Kamala Harris Ends Presidential Bid, But Vows She's "Still Very Much In This Fight"
Nearly one year after launching her campaign, Sen. Kamala Harris has dropped out of the 2020 presidential election. The California senator announced plans to end her bid for the White House immediately on Tuesday. But why has Kamala Harris dropped from the presidential race? Turns out, it's more a matter of financial resources than will to fight.
"My campaign for president simply doesn't have the financial resources we need to continue," Harris said in a lengthy statement published on Medium. "I'm not a billionaire. I can't fund my own campaign. And as the campaign has gone on, it's become harder and harder to raise the money we need to compete"
While Harris has been at the middle of more than one memorable campaign moment — such as her confrontation of Joe Biden during the first Democratic debate — it appears she's failed to turn those moments of publicity into major financial donations or even significant voter support. Recent 2020 polls have shown Harris with a national average of just 3.4%, according to Real Clear Politics.
The California senator and now former 2020 presidential candidate said she was suspending her campaign "with deep regret" and "also with deep gratitude." Harris went on to say that although she remained committed to continuing to fight for the issues central to her campaign, she could no longer see a path forward.
"In good faith, I can't tell you, my supporters and volunteers, that I have a path forward if I don't believe I do," she wrote. "But I want to be clear with you: I am still very much in this fight. And I will keep fighting every day for what this campaign has been about. Justice for The People. All the people."
Although ending her campaign for the Democratic presidential nomination, Harris vowed to keep fighting for adequate teacher pay as well as an end to gun violence and state-level anti-abortion laws. She also vowed to continue to highlight the unique experiences of Black women and people as well as "their importance to the success and future of" the Democratic Party.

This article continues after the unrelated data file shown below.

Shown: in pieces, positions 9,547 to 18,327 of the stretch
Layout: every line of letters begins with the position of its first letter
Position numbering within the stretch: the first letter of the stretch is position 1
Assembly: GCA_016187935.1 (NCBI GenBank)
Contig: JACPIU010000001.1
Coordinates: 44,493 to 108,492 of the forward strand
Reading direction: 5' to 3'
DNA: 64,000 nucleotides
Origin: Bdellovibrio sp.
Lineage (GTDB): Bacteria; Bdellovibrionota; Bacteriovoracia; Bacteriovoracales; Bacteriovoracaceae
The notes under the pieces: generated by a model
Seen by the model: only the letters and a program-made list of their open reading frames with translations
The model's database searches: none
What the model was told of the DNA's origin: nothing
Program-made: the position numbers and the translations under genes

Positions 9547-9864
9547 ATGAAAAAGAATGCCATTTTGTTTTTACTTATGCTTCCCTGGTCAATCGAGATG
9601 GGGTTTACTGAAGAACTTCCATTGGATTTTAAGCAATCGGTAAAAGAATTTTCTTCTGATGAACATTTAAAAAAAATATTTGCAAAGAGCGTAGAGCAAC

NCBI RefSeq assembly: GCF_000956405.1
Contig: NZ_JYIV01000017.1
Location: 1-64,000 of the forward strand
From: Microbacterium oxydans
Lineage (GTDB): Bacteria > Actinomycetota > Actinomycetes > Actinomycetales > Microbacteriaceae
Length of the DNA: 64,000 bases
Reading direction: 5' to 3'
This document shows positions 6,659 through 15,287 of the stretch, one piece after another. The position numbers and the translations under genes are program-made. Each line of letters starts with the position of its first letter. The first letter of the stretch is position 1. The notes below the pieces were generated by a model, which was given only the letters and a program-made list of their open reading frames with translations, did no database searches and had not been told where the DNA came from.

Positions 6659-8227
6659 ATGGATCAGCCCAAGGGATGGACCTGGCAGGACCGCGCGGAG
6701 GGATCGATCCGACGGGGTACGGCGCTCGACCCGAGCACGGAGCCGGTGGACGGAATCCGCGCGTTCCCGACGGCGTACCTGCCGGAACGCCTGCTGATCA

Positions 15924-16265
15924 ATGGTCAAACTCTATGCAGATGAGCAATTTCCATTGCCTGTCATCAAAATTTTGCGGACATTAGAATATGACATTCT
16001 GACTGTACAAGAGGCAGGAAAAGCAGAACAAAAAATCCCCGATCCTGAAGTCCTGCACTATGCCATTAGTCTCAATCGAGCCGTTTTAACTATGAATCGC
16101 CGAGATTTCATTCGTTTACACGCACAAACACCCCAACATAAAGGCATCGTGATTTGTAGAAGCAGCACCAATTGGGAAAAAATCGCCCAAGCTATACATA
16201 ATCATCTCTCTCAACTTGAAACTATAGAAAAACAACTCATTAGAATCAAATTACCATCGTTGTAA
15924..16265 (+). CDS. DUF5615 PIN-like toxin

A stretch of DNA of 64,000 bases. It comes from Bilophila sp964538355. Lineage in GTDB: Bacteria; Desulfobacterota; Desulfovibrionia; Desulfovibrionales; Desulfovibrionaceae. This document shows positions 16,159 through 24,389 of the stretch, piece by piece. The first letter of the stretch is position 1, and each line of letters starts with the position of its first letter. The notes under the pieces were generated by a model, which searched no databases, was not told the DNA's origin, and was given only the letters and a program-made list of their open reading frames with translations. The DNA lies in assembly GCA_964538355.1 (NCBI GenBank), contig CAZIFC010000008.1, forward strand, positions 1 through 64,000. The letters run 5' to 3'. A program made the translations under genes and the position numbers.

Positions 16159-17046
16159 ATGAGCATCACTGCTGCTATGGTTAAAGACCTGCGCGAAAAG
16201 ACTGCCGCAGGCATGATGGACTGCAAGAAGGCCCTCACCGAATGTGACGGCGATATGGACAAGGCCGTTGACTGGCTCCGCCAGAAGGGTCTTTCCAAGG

Last, but not least, Harris said she remained committed to seeing President Donald Trump replaced in 2020. "I want to be clear: although I am no longer running for President, I will do everything in my power to defeat Donald Trump and fight for the future of our country and the best of who we are," Harris wrote.
While the California senator didn't endorse any of her former Democratic competitors, a number of them were quick to express their willingness to keep fighting alongside her. "Kamala is right — our system is deeply broken when billionaires can buy their way in," Sen. Elizabeth Warren tweeted Tuesday in response to Harris' statement. "I'll fight with you to make sure our government works for all of us."
Sen. Bernie Sanders echoed a similar message in a tweet to Harris. "Thank you @KamalaHarris for running a spirited and issue-oriented campaign," he wrote. "I look forward to working with you to defeat the most dangerous president in history and ending the hatred and divisiveness that he has created."
On Tuesday, Harris took a moment to thank all those who helped make her campaign possible, including her husband Douglas Emhoff, who tweeted a short but sweet message of support for her Tuesday. Noting that her presidential bid "has been so much bigger than me," Harris also extended deep gratitude to all of her campaign staffers, supporters, and volunteers. "It has been the honor of my life to be your candidate," she wrote.